Both countries opened up the west, the US to the Pacific and the Argentines to the Andes, but not in the same way. America favoured squatters: Argentina backed landlords. Short of cash, Buenos Aires found the best way to encourage settlers was to sell in advance large plots in areas yet to be seized from the native Americans. But once the battles were won the victors were exhausted, good farm labourers in short supply and the distances from the eastern seaboard to the frontier vast. Most of the new landowners simply encircled wide tracts of grassland with barbed-wire fences and turned them over to pasture.

Thus was privilege reinforced. European emigrants to Argentina had escaped a landowning aristocracy, only to recreate it in the New World. The similarities were more than superficial. In the 1860s and 1870s, the landowners regarded rural life and the actual practice of agriculture with disdain. Many lived refined, deracinated lives in the cities, spending their time immersed in European literature and music. The closest they came to celebrating country life was elevating polo, an aristocratised version of a rural pursuit, to a symbol of Argentine athletic elegance. Even then it took an elite form: the famous Jockey Club of Buenos Aires. By the end of the 19th century some were sending their sons to Eton.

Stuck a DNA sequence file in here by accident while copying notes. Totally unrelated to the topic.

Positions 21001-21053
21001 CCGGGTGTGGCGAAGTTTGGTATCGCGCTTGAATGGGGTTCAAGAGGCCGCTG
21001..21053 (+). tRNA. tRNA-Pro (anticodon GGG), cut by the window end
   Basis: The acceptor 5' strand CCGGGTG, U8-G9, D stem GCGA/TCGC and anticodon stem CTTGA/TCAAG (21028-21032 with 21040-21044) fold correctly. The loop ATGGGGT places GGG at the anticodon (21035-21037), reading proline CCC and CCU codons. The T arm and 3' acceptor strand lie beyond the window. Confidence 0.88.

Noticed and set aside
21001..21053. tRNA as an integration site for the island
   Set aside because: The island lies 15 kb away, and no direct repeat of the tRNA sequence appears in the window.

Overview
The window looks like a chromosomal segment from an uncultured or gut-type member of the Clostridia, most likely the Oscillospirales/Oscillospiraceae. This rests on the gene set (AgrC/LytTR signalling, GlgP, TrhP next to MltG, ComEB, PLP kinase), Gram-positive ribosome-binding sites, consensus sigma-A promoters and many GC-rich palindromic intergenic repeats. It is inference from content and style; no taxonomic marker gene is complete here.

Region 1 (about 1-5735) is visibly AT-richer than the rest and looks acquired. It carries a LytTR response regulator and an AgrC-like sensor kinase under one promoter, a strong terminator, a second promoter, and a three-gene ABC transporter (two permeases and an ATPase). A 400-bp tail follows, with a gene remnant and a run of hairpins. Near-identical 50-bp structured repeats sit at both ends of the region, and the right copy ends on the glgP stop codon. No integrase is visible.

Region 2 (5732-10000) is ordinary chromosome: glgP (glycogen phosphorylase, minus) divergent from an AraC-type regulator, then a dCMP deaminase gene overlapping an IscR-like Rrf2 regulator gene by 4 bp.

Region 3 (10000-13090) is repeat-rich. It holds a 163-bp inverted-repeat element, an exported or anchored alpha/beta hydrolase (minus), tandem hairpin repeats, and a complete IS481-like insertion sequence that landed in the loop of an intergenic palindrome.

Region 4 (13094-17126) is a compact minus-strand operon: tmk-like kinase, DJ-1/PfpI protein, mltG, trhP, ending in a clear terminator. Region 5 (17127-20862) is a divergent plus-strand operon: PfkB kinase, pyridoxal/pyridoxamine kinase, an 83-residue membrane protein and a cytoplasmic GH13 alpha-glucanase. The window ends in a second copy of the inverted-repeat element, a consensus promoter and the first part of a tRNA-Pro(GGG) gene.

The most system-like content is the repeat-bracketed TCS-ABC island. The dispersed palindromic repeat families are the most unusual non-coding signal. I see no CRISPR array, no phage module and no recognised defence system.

America’s move westwards was more democratic. The government encouraged a system of smaller family holdings. Even when it did sell off large tracts of land, the potential for a powerful landowning class to emerge was limited. Squatters who seized family-sized patches of soil had their claims acknowledged. US cattle ranchers did not spend much time boning up on the entrance requirements of elite English schools. And as well as raising cattle, the western settlers grew wheat and corn. By the 1850s, the US was importing a quarter of a million immigrants a year.